MOSCOW (Reuters) - The Kremlin said on Tuesday that Russian authorities would not pay attention to U.S. calls to release anti-government demonstrators who were detained on Monday during protests organized by opposition leader Alexei Navalny.
"We disagree when the question is put this way. This is not the sort of calls we should be listening to," Kremlin spokesman Dmitry Peskov told a conference call with reporters.
The United States condemned Russia's crackdown on anti-corruption protesters on Monday, calling on Moscow to release "peaceful" demonstrators detained by the police.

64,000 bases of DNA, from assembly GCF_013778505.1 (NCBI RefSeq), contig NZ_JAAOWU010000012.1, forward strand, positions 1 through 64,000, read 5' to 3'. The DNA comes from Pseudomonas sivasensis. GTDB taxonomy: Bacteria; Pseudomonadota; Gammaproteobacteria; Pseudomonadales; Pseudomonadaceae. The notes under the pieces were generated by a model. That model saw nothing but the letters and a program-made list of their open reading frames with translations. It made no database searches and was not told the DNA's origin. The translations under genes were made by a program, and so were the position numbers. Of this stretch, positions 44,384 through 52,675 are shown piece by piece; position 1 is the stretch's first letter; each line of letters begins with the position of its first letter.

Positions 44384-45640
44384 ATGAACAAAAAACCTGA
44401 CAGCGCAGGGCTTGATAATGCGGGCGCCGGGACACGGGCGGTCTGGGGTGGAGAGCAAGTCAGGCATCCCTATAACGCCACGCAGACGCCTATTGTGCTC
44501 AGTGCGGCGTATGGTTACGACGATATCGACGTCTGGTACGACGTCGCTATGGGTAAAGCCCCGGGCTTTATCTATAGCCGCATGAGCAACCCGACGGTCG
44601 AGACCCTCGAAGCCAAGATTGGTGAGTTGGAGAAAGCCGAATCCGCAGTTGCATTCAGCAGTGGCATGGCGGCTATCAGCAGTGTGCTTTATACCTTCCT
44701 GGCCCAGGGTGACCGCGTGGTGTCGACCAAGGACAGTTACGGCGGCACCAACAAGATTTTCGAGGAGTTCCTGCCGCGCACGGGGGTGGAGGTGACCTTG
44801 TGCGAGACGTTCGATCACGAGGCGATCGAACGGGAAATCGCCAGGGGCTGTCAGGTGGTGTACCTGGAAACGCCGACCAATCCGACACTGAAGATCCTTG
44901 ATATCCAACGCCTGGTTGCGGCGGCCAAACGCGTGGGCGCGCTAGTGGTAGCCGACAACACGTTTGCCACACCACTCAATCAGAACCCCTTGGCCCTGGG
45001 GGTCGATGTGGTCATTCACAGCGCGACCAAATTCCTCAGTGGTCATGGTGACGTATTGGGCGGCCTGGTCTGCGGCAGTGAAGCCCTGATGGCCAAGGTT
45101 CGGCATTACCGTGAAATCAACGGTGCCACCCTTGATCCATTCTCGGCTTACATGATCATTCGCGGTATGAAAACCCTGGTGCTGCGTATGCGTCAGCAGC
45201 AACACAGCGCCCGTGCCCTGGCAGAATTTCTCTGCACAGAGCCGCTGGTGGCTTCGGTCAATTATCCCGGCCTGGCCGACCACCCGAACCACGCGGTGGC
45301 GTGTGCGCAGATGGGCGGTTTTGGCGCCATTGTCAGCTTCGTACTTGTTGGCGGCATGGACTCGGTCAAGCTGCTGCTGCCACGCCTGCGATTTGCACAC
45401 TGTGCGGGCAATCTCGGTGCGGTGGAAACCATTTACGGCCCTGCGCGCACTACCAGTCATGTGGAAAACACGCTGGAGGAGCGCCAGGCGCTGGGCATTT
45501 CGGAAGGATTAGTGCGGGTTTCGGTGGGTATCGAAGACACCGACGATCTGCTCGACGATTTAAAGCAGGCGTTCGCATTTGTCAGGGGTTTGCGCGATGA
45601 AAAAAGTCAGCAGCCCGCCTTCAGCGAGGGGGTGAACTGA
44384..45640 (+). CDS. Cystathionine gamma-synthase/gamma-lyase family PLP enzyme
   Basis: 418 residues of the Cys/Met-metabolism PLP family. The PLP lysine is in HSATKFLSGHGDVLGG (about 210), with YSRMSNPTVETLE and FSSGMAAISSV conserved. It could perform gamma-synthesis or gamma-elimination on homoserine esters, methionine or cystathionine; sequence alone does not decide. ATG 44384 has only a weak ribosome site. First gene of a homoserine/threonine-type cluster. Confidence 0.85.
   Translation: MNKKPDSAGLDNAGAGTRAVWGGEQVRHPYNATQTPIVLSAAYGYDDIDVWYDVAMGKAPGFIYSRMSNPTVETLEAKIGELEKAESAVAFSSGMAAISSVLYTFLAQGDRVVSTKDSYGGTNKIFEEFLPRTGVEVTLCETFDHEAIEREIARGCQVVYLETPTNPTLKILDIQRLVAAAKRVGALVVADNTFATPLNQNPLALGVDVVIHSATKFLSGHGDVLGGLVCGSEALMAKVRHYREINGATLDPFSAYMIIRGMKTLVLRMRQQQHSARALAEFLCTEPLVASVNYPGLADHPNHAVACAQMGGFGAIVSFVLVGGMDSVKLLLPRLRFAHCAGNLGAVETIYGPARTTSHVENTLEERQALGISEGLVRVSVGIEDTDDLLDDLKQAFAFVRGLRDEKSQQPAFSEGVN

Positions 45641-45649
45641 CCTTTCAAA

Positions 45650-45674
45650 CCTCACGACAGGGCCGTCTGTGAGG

Peskov said the authorities had not acted against protesters who had agreed their actions in advance.
"As for those who indulged in provocative actions, breaking the law, in this case the authorities took action against them in full compliance with our legislation," said Peskov.
He also said that Russia took a negative view of a U.S. Senate deal on wider sanctions against Russia.
U.S. senators reached an agreement on Monday on legislation imposing new sanctions on Russia, including a provision that would prevent the White House from easing, suspending or ending sanctions without congressional approval.
Reporting by Dmitry Solovyov; Editing by Andrew Osborn